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Slovakia and Germany have much in common

THE DEVELOPMENT in the eurozone, the need for deeper European integration, and the need for consolidation of public finances were among the issues discussed by Prime Minister Robert Fico and German Minister of Economy and Technologies Philipp Rösler. The mutual talks, attended also by Economy Minister Tomáš Malatinský and Finance Minister Peter Kažimír, which took place in Bratislava on August 24.

THE DEVELOPMENT in the eurozone, the need for deeper European integration, and the need for consolidation of public finances were among the issues discussed by Prime Minister Robert Fico and German Minister of Economy and Technologies Philipp Rösler. The mutual talks, attended also by Economy Minister Tomáš Malatinský and Finance Minister Peter Kažimír, which took place in Bratislava on August 24.

“We have exchanged very important stances over the current crisis in the eurozone,” said Fico, as quoted by the TASR newswire, adding that it is very good that the two countries “have the same opinion about further action to be taken in the eurozone, which is based on [the approach] that there are not many reasons why countries such as Greece should be allowed any delays in meeting their obligations.”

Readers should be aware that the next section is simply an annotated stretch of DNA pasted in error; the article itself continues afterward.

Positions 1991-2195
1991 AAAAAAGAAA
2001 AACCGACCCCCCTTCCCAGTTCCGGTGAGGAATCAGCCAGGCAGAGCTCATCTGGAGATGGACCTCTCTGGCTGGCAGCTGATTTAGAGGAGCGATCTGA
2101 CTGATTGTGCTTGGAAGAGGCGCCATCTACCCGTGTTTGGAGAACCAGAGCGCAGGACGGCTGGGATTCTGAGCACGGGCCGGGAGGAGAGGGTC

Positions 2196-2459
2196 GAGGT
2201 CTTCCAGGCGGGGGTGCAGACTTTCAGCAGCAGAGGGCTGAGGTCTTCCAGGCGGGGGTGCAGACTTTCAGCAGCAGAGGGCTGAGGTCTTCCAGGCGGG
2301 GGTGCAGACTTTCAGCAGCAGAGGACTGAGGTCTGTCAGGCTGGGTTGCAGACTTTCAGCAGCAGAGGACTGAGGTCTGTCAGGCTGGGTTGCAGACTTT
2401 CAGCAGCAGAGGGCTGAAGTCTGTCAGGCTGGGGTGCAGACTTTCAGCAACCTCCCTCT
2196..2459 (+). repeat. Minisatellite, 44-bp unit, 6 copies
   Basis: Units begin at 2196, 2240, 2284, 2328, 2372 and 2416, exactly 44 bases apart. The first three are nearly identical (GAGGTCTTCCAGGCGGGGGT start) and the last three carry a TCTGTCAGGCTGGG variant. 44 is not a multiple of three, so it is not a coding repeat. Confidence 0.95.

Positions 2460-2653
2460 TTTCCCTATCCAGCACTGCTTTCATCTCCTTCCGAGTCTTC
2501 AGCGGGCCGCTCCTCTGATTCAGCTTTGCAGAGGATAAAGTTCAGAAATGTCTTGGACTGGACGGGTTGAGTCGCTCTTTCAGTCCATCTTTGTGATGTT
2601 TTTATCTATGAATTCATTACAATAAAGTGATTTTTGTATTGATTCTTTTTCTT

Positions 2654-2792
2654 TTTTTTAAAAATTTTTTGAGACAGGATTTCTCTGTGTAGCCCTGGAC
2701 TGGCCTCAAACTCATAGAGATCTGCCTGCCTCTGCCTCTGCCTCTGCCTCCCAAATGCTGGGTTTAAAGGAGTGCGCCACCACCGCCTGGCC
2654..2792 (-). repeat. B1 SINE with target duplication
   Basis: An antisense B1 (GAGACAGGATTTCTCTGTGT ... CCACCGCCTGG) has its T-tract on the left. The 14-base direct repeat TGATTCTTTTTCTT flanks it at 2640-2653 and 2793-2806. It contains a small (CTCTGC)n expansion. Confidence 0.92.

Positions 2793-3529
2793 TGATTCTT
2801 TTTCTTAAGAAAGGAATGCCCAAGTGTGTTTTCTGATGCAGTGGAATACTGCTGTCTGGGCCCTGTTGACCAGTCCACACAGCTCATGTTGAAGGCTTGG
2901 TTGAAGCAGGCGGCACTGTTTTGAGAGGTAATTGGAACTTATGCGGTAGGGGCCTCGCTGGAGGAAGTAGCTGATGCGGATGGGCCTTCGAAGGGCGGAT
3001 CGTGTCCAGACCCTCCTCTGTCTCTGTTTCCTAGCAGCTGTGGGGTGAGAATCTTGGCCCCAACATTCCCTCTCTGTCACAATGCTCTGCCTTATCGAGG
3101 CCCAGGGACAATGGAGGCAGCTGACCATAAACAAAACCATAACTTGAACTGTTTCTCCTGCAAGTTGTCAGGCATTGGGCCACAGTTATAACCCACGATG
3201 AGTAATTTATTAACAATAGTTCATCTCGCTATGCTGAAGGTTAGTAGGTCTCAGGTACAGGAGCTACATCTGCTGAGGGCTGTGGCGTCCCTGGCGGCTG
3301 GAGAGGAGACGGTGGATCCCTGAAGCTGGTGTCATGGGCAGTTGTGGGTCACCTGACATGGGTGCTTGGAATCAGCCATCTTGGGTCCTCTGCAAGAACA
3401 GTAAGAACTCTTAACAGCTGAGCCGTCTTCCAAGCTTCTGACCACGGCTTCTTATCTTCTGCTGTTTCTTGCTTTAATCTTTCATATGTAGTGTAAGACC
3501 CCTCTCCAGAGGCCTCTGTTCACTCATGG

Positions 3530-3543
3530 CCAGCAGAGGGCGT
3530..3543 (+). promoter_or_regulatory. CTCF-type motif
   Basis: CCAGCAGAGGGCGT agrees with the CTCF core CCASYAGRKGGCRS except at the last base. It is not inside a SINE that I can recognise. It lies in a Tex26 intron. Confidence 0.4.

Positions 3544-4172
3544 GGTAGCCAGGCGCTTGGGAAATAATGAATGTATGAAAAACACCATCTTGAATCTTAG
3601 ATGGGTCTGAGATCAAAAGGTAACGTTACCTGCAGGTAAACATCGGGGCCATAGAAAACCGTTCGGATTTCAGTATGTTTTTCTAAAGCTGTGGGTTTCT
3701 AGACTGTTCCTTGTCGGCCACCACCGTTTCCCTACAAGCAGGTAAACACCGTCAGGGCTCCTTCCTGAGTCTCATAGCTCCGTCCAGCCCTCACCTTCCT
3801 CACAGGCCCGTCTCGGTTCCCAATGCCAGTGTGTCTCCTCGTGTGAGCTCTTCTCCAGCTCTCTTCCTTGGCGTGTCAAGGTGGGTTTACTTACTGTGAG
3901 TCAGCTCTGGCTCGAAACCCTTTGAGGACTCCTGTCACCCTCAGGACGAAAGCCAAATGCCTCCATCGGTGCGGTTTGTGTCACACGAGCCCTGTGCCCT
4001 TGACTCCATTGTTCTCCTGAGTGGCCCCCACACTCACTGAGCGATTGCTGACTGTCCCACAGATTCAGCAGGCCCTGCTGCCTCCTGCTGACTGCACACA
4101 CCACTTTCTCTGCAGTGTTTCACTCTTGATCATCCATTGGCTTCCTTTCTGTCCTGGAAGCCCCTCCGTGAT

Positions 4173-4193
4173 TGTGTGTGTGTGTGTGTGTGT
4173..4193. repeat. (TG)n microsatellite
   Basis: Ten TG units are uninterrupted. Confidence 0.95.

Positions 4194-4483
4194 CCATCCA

Prime Minister added that the Slovak government will certainly not agree with providing further financial help to Greece until it meets its creditors’ requirements.

The two politicians also talked about the need for deeper integration of European countries, saying it might be a remedy to the current crisis.

“I am very glad that Slovakia was assessed by the German Economy Minister [Rösler] as a country that does not only speak about the need to consolidate [the public finances], but which actually does so,” said Fico, as quoted by TASR, describing the process as painful.

Slovakia might be an example for other countries in the eurozone, said Rösler, adding it is not easy to keep the economic growth at higher levels when the country has to pass austerity measures.

“It proved that Slovakia represents this course [to have high economic growth while consolidating the public finances] not only in political debates, but also in concrete steps,” said Rösler, as quoted by the SITA newswire.

He added that the government is doing much to decrease its deficit under 3 percent of GDP.

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